‘I'm just not a collective, what-a-nice-book-you-want-me-to-publish, we're-all-sisters-under-the-skin kind of person' … Carmen Callil. Carmen Callil, the publisher and writer who championed female writers and transformed the canon of English literature, has died of leukemia in London on Monday aged 84. The news was confirmed by her agent. Callil began as a campaigning outsider, founding the feminist imprint Virago Press, where she published contemporary bestsellers including Margaret Atwood, Maya Angelou and Angela Carter. She challenged the male-dominated canon of English literature by bringing back into print a list of modern classics by authors including Antonia White, Willa Cather and Rebecca West, eventually becoming a pillar of the literary establishment. She was made a dame in 2017 , served as a member of the Booker prize committee and was a fellow of the Royal Society of Literature. Born in Melbourne in 1938, Callil had a difficult childhood, which she later called her “purgatory”. She went to the same convent school as Germaine Greer – she described the atmosphere as “rules, censorship and silence, and above all a sense of disapproval waiting to pounce on those rare times when you felt most entirely yourself”. After studying at Melbourne University, she left Australia the week she graduated, arriving in London in 1960 to find it a “very closed and silent place”. “I came to the conclusion that I should never have come here,” she told the Guardian . “I should have stayed at home. Definitely. Or lived in France.” Callil's early years in […]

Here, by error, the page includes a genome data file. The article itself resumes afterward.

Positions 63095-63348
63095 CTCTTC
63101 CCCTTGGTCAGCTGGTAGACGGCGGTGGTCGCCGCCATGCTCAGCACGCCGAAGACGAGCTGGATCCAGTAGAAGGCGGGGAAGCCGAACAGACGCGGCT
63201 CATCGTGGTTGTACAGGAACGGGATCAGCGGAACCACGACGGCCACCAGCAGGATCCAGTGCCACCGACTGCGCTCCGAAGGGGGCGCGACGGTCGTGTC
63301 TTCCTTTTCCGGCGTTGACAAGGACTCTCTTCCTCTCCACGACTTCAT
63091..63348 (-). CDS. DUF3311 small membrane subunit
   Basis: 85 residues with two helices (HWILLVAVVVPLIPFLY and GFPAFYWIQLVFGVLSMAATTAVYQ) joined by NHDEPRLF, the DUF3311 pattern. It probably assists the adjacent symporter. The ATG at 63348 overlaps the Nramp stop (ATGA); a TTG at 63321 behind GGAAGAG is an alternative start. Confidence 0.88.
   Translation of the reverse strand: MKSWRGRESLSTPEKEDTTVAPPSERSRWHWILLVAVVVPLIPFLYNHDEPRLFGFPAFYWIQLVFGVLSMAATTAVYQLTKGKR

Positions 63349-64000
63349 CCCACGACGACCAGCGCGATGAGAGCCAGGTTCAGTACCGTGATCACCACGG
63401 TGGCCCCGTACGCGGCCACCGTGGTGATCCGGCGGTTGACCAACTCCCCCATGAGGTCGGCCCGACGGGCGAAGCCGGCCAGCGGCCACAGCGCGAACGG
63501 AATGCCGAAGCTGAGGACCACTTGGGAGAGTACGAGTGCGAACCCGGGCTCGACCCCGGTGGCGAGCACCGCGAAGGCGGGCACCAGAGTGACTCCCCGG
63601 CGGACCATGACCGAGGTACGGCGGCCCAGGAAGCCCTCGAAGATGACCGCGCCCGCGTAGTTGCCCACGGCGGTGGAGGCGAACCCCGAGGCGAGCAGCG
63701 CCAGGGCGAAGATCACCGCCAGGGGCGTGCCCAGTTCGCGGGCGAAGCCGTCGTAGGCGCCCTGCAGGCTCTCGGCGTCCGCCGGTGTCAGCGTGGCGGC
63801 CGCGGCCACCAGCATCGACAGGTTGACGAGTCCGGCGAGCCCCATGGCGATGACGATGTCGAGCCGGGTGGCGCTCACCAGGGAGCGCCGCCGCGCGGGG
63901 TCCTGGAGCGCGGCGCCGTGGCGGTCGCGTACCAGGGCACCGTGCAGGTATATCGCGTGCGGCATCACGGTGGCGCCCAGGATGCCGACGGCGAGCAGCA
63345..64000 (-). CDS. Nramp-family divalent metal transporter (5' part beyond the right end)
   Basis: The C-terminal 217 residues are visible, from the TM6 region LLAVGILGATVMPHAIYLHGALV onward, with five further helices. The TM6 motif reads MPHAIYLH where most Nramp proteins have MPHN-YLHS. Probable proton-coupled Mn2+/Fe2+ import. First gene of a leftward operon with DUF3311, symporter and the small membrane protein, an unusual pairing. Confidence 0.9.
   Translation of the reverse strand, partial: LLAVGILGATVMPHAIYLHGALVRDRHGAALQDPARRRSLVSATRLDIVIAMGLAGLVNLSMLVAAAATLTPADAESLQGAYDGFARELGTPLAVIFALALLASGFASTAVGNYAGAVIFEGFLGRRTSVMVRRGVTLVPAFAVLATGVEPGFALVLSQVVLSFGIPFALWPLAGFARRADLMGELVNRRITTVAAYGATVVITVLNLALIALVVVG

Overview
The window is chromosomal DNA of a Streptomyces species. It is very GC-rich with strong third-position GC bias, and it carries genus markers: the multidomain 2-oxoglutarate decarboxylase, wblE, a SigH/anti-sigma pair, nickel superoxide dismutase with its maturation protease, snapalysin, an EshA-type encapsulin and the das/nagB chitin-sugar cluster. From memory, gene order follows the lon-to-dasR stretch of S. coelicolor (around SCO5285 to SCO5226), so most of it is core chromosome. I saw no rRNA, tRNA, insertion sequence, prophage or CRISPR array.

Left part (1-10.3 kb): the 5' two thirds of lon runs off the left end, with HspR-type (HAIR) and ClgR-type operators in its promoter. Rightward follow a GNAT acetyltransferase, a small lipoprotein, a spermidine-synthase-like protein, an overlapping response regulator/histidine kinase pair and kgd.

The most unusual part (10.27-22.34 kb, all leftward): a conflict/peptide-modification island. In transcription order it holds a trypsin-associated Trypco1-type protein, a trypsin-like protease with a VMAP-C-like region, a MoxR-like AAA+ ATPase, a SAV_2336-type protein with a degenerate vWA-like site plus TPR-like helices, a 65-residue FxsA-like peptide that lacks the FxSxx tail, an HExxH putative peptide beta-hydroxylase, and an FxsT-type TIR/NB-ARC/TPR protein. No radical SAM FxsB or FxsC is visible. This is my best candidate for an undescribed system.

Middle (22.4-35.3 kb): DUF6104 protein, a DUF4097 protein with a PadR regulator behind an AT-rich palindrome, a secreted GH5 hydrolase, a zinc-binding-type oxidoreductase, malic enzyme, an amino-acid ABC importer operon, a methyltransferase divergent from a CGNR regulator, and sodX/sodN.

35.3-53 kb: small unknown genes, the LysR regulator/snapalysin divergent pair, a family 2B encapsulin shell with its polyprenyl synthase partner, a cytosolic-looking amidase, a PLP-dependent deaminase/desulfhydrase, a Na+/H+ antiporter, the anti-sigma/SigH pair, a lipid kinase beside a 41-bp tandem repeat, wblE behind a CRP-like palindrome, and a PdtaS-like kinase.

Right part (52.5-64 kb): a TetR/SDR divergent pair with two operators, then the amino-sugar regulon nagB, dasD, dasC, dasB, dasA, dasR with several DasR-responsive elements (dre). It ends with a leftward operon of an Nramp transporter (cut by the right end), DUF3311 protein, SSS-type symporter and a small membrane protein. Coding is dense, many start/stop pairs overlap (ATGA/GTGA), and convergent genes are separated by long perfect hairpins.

Click here to view original web page at Carmen Callil, pioneering champion of female writers, dies aged 84
© 2022, wcadmin. ©2023. All rights reserved, Writers Critique, LLC Unless otherwise noted, all posts remain copyright of their respective authors.